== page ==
It’s a rare remake that leaves series fans on tenterhooks. If you played the original game, you already know what’s coming next. But then the Final Fantasy VII remake project isn’t just another remake. Faced with recreating one of the most iconic games ever made, Square-Enix decided to rebuild it from the ground up, transforming the original epic saga into a trilogy of games, revamping the gameplay and radically expanding the plot.
What is Final Fantasy Rebirth?
It’s the second part of the trilogy, following on from 2020’s Final Fantasy VII Remake. The first part already tore through expectations by adding new elements to the storyline and altering the fate of some key characters. Now Rebirth, promises to go even further. From beloved heroes and villains to major plot twists, everything could be up for grabs.
We went hands-on with sections of the game last week, and while there’s still an awful lot we don’t know, some aspects of Rebirth are coming into focus.
You can play as Sephiroth
Yes, one of gaming’s most notorious villains will be playable in a section of the game. We played through a sequence recreating one of the original game’s best-known moments, as hero Cloud Strife revisits a tragic episode from five years earlier, where he joined Sephiroth to investigate a malfunctioning reactor on the slopes of Mount Nibel. If you played the 1997 original, you’ll remember this as a rare chance to see Cloud and Sephiroth fighting on the same team, but with Rebirth it’s a chance to see what the big bad antihero can really do in combat, as you work through the mines beneath the mountain to the cliffs below the reactor, battling every gruesome monster that stands in your way.
Is big Seph a total badass? You bet. Wielding his legendary blade, Masamune, he can cut through super-sized critters in a whirlwind of steel and fury, making the younger Cloud look a little, well, puny. The revised Active Time Battle system of FFVII Remake returns, giving you the ideal balance between real-time action and classic turn-based strategy, with the ability to pause the fighting, use items and abilities and use all the skills in your party to defeat the opposition. It helps make Rebirth feel more like a traditional RPG than this year’s more action-oriented Final Fantasy XVI. It also means there’s more time to get to grips with Sephiroth’s powerful abilities, magical attacks and superpowered ‘Limit’ breaks. It’s fantastic to watch him go to work when you’re not the one on the wrong end of his sword.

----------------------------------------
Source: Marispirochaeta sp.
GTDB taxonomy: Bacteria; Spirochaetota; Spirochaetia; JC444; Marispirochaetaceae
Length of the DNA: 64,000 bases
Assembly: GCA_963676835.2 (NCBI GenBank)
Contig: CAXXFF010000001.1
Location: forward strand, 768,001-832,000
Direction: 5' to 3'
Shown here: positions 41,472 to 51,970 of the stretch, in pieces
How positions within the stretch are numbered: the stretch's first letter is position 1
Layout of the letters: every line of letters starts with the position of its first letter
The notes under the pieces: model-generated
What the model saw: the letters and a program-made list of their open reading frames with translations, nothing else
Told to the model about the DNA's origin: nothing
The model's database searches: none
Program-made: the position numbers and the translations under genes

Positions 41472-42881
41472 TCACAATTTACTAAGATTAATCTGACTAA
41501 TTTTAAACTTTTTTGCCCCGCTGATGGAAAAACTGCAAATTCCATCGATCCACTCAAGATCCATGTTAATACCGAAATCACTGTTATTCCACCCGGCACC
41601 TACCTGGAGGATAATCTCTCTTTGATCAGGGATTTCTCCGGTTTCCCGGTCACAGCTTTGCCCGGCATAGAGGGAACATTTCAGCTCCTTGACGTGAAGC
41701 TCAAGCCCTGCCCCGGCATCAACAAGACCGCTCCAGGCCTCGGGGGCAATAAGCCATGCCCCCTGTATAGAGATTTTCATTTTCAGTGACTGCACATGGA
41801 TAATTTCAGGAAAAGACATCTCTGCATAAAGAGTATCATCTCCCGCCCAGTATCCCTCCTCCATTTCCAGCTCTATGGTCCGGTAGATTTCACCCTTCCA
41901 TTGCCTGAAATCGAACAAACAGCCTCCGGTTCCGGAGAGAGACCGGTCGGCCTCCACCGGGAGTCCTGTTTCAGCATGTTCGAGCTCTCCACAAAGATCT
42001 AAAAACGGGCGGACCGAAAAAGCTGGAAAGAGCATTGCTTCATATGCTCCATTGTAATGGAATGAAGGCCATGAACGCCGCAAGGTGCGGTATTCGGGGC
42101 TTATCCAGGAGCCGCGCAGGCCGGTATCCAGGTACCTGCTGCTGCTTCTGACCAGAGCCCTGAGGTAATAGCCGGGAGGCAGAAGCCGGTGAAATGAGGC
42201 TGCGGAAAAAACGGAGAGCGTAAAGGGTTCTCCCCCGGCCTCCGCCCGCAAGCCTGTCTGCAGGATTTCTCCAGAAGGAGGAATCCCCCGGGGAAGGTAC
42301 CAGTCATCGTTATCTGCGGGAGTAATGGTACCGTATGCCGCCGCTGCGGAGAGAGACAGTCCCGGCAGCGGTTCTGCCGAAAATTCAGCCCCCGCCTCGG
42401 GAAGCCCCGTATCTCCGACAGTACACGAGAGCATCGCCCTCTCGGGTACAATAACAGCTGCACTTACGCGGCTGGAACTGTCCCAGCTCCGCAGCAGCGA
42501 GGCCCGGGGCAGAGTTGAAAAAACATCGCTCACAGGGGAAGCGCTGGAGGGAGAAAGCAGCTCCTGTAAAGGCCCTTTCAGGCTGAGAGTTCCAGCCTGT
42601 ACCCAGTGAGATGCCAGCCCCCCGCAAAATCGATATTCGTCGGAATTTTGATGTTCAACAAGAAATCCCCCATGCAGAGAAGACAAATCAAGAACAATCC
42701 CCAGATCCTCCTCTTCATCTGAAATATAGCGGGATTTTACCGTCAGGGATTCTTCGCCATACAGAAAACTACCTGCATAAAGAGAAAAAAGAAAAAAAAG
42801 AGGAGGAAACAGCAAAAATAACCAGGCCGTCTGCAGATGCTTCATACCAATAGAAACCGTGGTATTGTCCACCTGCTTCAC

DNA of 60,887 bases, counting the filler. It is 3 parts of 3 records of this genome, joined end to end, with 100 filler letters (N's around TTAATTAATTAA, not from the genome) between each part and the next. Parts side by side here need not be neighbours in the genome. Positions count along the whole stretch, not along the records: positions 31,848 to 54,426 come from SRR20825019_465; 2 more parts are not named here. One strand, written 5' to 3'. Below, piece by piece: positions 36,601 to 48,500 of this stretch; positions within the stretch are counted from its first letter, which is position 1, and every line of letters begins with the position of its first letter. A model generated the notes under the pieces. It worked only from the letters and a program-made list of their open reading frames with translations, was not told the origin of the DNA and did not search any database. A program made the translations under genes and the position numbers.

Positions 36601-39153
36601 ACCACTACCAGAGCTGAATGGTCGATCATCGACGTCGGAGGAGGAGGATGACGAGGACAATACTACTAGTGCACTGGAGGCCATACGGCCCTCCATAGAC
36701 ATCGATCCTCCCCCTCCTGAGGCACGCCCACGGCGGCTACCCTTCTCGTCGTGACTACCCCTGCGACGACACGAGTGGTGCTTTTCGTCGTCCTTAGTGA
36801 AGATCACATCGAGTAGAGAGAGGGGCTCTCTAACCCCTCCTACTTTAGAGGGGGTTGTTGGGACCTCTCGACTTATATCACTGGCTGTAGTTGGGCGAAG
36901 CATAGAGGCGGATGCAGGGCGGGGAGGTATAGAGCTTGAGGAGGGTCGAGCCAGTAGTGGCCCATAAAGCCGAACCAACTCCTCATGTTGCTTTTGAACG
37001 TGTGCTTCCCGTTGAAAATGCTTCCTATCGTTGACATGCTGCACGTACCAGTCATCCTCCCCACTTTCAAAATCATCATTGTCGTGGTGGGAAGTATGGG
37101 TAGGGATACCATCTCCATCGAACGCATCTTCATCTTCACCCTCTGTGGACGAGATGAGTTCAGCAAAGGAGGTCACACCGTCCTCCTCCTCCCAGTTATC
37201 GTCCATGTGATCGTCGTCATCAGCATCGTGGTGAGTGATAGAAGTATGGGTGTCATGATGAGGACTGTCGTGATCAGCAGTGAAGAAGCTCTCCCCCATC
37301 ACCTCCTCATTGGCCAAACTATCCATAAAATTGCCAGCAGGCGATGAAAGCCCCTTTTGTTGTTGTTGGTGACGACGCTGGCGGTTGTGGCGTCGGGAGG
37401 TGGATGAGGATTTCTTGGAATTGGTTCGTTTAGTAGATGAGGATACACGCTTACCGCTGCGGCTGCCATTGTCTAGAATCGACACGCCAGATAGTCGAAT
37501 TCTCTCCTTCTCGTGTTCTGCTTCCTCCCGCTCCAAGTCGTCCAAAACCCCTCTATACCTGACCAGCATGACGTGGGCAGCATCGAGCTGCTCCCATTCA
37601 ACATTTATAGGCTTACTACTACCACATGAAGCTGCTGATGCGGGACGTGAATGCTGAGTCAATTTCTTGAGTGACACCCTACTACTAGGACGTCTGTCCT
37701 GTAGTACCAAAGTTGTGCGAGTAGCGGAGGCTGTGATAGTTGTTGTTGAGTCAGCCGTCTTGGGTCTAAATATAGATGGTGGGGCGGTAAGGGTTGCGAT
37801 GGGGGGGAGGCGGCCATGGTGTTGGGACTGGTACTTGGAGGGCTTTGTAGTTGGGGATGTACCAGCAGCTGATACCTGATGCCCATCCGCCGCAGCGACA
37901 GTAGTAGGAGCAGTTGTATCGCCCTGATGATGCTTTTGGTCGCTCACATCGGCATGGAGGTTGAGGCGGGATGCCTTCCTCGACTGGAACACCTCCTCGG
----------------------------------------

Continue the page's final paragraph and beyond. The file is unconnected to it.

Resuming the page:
There are new twists to the combat
While you’re battling away as Sephiroth, you shouldn’t forget about Cloud. The sulky young pup warrior of Final Fantasy VII has his own cool capabilities, but he can also join forces with Sephiroth in spectacular synergy attacks. These are new to Final Fantasy VII Rebirth and allow two heroes to charge up and unleash a joint attack, doing massive damage to mobs of enemies or screen-filling boss monsters.
The sequence’s climactic battle against one of these, the Materia Guardian, gave us ample opportunity to put these new attacks to work, and the great thing is that each combination of two heroes will come with their own unique synergy moves, giving you even more reason to keep mixing up your party, and make sure you’re trying out the different team-ups.
There’s more room to roam
Now that Cloud and his friends have left Midgar, there’s a vast world out there to explore. The second section we played through showed off a new aspect of Rebirth: a fully-explorable, open-world area set around the heavily industrialised city of Junon and the downtrodden fishing villages around it. While this was a restricted version of what we’ll see in the finished game, there was still plenty of scope to explore the coast and surrounding wastelands, checking out abandoned huts and tracking down cute baby Chocobos – the giant birds that replace horses in the series. You can even help the little guys put rundown Chcocobo stops back in order.